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C.D. Warner, et al., comp.  The Library of the World’s Best Literature.
An Anthology in Thirty Volumes.  1917.
Extracts from Amiel’s Journal
Christ’s Real Message
By Henri Frédéric Amiel (1821–1881)
Translation of Mary Augusta Ward

OCTOBER 1ST, 1849.—Yesterday, Sunday, I read through and made extracts from the Gospel of St. John. It confirmed me in my belief that about Jesus we must believe no one but Himself, and that what we have to do is to discover the true image of the Founder behind all the prismatic refractions through which it comes to us, and which alter it more or less. A ray of heavenly light traversing human life, the message of Christ has been broken into a thousand rainbow colors, and carried in a thousand directions. It is the historical task of Christianity to assume with every succeeding age a fresh metamorphosis, and to be forever spiritualizing more and more her understanding of the Christ and of salvation.  1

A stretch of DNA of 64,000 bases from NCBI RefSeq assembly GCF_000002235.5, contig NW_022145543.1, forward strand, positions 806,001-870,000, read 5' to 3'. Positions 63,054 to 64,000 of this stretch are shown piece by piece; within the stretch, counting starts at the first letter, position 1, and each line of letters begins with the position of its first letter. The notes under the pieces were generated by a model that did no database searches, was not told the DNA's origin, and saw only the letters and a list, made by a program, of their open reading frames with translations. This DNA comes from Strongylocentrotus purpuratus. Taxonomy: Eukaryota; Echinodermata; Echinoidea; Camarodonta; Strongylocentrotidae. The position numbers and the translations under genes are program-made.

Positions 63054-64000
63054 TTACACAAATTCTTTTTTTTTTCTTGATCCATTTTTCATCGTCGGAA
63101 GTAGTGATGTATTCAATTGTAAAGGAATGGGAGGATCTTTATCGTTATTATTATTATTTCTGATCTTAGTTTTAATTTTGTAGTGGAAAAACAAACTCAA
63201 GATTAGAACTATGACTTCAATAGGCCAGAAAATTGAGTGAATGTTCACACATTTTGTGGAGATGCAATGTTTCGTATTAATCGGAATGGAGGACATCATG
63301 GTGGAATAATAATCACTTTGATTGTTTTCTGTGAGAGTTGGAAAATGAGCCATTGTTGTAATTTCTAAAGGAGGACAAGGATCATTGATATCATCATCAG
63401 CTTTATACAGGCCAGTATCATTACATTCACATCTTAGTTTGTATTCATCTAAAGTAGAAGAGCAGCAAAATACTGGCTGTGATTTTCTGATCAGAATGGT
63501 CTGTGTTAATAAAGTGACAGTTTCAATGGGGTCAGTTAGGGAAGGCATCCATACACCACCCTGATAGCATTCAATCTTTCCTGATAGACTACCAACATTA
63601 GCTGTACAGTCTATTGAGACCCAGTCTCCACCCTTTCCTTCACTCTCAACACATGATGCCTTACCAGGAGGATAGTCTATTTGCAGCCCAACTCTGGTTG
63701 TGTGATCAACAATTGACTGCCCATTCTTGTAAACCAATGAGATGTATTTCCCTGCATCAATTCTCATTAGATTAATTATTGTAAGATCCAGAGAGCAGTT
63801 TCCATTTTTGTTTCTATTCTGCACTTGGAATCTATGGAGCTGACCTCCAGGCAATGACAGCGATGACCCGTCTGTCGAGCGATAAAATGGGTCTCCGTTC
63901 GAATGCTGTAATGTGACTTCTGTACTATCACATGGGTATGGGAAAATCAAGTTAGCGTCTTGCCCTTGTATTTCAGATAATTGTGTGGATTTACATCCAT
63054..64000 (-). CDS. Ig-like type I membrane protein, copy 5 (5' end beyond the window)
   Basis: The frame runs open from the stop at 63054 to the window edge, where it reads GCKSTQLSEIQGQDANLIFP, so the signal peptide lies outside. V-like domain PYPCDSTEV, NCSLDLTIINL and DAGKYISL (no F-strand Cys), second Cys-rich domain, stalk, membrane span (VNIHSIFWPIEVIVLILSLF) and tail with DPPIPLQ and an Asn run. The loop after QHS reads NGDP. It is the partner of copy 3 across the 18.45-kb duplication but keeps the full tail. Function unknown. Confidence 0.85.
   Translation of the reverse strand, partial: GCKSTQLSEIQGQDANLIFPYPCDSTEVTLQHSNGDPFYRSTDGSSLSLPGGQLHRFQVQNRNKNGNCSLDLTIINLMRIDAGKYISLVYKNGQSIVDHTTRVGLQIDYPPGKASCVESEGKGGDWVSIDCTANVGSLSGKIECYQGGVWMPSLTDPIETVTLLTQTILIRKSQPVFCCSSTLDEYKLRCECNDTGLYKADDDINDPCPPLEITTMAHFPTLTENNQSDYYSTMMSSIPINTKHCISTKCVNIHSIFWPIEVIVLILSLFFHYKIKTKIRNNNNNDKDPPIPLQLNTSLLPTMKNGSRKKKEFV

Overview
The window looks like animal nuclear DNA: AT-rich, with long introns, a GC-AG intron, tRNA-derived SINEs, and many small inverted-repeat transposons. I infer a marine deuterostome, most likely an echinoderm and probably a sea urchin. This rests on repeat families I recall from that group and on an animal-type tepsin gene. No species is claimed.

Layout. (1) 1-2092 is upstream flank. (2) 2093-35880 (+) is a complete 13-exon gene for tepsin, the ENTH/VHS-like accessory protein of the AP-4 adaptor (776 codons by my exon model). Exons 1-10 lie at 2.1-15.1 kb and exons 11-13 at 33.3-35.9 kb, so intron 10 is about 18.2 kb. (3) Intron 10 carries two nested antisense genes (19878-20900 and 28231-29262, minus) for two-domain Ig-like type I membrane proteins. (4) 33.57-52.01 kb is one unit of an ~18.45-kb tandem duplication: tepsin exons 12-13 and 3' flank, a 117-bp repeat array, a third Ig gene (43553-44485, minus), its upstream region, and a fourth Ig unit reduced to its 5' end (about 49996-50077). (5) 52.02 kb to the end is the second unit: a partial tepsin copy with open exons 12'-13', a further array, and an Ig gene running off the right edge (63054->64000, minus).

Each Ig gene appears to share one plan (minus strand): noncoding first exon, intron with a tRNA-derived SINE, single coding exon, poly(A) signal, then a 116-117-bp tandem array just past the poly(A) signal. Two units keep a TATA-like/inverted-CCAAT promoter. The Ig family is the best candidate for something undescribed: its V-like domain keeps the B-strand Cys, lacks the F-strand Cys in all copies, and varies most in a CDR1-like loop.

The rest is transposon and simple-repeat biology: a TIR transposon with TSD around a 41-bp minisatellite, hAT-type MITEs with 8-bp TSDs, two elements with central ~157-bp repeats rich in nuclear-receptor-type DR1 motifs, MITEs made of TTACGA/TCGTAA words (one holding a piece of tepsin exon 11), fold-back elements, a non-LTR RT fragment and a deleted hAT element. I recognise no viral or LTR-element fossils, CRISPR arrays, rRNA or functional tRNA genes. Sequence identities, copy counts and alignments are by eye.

I am astounded at the incredible amount of Judaism and formalism which still exists nineteen centuries after the Redeemer’s proclamation, “It is the letter which killeth”—after his protest against a dead symbolism. The new religion is so profound that it is not understood even now, and would seem a blasphemy to the greater number of Christians. The person of Christ is the centre of it. Redemption, eternal life, divinity, humanity, propitiation, incarnation, judgment, Satan, heaven and hell,—all these beliefs have been so materialized and coarsened that with a strange irony they present to us the spectacle of things having a profound meaning and yet carnally interpreted. Christian boldness and Christian liberty must be reconquered; it is the Church which is heretical, the Church whose sight is troubled and her heart timid. Whether we will or no, there is an esoteric doctrine—there is a relative revelation; each man enters into God so much as God enters into him; or, as Angelus, I think, said, “The eye by which I see God is the same eye by which He sees me.”  2

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